Telemedicine: More than just a virtual visit to the doctor’s office

Headergrafik Telemedizin

Is there anyone who enjoys waiting around at a doctor's office? Waiting costs valuable time, carries the risk of infection – and travelling to the doctor’s office is additionally hard on patients who are already ill.

Due to the corona crisis, many people are unwilling to see a doctor despite being ill. Some are afraid of infection, while others are – often unnecessarily – worried that their complaints are not serious enough given the current situation. If you call one of the official hotlines with questions about corona, you will certainly need to be patient. And even without a pandemic, it is still sometimes difficult to communicate with doctors – for instance, due to the few doctors in many rural areas. So, the obvious question is: What are the digital alternatives and initiatives?

Demand for telemedicine on the rise

The Digital Supply Act (DVG), which came into force on 19 December 2019, has paved the way for the use of telemedicine. This means that everyone in Germany with statutory health insurance is entitled to care through digital health apps (DiGA). The number of specialized video service providers and their services is growing. And more and more regular doctor’s offices are offering telemedicine.

It goes without saying that online consultations are not designed to replace face-to-face care. They are also not suitable for treating serious diseases. But they can be useful for an initial assessment and replace many short visits that involve waiting around for hours. Due to its many and varied application possibilities, telemedicine is a useful addition to medical care and treatment of patients.

Online consultation and ePrescription – Convenient from the comfort of home

Once the patient has installed an app of their choice on their smartphone, tablet or PC, they can easily make an appointment for an online consultation with a suitable doctor. All you need for a consultation is a headset with microphone and a stable Internet connection. After the online consultation, the doctor can issue an electronic prescription, sign it digitally and send it to the patient’s pharmacy. The pharmacy can immediately access the ePrescription, process it and then send the medication to the patient’s home. The German government plans to make ePrescriptions mandatory nationwide from January 2022 and a corresponding app is to be made available in 2021.

Telemonitoring supports therapies and treatments

Telemedicine has many more advantages for patients, doctors and pharmacists. With so-called telemonitoring – be it via an app or using other digital medical devices – the patient can easily transfer relevant measurement data digitally to the attending physician. As of this year, doctors can even officially prescribe useful apps, for instance, for determining the blood sugar levels of diabetics, measuring blood pressure or simply as a reminder to take medication.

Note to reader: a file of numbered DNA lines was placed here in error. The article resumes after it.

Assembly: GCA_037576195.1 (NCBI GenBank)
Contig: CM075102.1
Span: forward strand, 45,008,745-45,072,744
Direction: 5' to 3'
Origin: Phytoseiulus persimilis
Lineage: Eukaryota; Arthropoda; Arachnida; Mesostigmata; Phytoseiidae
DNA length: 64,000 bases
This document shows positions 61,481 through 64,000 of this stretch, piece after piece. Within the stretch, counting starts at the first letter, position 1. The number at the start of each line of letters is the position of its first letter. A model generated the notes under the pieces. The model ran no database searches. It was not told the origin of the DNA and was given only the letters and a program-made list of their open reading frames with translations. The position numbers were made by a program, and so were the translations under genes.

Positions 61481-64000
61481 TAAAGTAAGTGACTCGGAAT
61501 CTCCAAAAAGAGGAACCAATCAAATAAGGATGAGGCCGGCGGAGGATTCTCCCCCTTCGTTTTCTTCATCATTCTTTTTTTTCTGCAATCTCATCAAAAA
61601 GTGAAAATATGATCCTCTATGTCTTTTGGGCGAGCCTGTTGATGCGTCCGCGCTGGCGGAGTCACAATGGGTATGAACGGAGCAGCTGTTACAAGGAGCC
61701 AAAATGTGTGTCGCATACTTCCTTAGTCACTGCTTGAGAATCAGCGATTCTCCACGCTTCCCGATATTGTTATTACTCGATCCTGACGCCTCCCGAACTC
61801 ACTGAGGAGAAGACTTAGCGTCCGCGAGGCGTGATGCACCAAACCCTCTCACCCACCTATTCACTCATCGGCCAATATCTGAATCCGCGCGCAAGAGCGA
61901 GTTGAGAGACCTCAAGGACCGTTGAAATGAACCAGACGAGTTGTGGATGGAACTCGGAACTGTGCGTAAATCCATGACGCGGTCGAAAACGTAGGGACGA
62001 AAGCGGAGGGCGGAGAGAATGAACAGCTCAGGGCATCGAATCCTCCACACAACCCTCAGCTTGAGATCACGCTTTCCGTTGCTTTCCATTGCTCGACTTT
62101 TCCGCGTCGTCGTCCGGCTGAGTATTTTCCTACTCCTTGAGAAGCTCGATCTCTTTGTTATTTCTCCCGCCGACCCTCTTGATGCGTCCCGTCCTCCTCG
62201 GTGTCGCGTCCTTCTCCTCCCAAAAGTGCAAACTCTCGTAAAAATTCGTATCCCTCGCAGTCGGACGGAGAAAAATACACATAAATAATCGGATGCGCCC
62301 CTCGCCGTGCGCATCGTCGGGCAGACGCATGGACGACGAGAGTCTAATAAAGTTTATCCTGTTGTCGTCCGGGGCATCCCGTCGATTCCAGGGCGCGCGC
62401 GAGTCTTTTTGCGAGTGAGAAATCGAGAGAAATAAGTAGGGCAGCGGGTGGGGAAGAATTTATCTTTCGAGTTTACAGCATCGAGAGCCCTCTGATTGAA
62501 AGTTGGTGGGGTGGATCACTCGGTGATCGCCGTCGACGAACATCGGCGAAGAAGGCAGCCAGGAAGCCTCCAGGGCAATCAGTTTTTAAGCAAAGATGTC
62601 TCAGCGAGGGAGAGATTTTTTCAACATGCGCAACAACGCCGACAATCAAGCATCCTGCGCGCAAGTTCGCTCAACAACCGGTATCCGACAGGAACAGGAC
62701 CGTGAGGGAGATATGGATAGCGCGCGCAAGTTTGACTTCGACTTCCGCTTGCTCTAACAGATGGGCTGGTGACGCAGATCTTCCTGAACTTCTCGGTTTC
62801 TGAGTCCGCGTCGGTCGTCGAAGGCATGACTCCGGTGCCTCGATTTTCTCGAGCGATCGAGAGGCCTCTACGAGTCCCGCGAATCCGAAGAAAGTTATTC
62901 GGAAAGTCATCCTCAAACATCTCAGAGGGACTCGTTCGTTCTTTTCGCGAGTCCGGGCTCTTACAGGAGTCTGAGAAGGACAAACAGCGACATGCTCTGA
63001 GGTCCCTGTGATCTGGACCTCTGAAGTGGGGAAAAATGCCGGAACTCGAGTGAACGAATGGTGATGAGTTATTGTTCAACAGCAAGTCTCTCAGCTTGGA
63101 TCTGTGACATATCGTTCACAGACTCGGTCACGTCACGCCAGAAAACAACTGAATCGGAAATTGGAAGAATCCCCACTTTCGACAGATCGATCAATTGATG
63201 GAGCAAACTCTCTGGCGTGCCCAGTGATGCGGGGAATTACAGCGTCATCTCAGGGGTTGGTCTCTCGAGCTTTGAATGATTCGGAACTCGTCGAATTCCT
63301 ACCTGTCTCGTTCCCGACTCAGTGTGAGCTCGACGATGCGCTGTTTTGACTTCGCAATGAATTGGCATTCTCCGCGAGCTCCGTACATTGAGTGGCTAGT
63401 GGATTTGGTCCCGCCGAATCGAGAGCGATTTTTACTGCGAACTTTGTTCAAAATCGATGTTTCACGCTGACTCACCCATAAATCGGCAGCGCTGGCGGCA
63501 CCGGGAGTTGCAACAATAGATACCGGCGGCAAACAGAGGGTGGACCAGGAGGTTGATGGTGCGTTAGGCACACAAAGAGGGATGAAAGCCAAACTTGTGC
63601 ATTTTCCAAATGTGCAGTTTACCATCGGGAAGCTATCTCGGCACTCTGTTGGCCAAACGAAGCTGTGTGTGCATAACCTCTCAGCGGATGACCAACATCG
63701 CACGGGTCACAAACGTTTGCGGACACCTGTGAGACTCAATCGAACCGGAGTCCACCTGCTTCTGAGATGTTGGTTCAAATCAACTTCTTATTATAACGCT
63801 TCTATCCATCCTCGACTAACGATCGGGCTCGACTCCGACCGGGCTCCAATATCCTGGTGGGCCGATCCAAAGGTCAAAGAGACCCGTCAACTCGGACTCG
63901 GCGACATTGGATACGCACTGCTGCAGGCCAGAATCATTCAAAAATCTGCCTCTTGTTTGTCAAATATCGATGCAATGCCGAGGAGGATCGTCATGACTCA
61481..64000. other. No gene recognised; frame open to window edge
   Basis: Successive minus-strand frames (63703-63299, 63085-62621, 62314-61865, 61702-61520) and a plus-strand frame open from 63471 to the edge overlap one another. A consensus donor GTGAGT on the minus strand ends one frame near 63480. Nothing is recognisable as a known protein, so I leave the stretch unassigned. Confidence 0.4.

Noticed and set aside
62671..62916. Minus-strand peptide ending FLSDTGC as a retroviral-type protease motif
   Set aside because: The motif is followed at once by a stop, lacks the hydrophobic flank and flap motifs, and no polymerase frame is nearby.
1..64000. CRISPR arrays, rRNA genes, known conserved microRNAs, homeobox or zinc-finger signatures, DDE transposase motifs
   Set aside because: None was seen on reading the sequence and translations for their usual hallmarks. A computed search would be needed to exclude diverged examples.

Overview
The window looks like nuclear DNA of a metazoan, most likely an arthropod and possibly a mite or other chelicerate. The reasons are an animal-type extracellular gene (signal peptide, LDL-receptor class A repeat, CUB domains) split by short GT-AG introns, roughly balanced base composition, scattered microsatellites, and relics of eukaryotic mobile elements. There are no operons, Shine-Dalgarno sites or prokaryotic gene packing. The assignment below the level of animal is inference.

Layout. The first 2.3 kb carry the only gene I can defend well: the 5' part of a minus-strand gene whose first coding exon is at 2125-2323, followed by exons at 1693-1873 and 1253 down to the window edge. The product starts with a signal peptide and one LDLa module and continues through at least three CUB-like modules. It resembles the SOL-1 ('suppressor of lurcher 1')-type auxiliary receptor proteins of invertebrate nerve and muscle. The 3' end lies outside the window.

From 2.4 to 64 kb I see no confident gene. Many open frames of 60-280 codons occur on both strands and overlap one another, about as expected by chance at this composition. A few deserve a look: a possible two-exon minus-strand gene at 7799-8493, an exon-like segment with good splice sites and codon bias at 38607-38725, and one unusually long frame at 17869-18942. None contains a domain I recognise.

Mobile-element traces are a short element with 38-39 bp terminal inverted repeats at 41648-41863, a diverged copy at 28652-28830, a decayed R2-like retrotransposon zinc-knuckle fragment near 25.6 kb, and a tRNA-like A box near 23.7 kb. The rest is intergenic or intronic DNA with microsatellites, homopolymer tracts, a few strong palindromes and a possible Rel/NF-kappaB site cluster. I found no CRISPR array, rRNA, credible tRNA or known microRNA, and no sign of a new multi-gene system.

In addition, physicians can provide support for special therapies, aftercare and rehabilitation, as in cardiology and psychotherapy. In the context of teleradiology, physicians can digitally access X-ray or CT images. In the so-called teleconsultation-based evaluation of findings, several physicians can network to jointly evaluate radiological examinations and then initiate further steps if necessary.

High security requirements for telemedicine applications

When using telemedicine applications, users must always be able to rely on the fact that the software used and the digital communication link meet the legislator’s high security requirements. Technology must treat patient concerns in the strictest confidence – just as a physician would. So-called certification authorities check whether providers of telemedicine apps and video services meet these high standards for data and security. Only those providers who meet all conditions are issued with a valid test certificate. The Telematics Infrastructure (TI) – the digital health network for Germany – is designed to ensure the security of patient data. Only registered users from the healthcare professions with special digital IDs can access this specially secured digital data platform which serves as the basis for telemedicine applications. End-to-end encryption is used for communication. Physicians need the SMC-B card (Security Module Card for medical practices) to log into the TI and can then exchange patient files with other physicians and hospitals or send an ePrescription to the pharmacy. If the physician has both the SMC-B card and the electronic Health Professional Card (eHPC) – both of which are available from Bundesdruckerei’s subsidiary D‑TRUST –, the physician will then be able to digitally sign medical documents, for instance, the electronic doctor’s letter. These digital exchange solutions save a lot of time for all those involved.

Legal requirements now fulfilled – Telemedicine picks up speed

In recent years, legislators, doctors and patients’ associations as well as statutory health insurance companies have introduced important rules concerning the use and expansion of telemedicine. In its ‘Future Health’ study, auditing and consulting firm PwC already saw telemedicine on the verge of a breakthrough in 2018. And according to Dr. Florian Weiß, managing director of telemedicine provider jameda, the number of online consultations has recently increased six-fold in just a few weeks. This was also confirmed in a recent Civey survey commissioned by the Tagesspiegel newspaper, according to which the vast majority of Germans now use telemedicine. What is now needed throughout Germany are good and stable networks for digital communications, especially if we are to avoid moving the waiting room at a doctor’s office to the patient’s living room.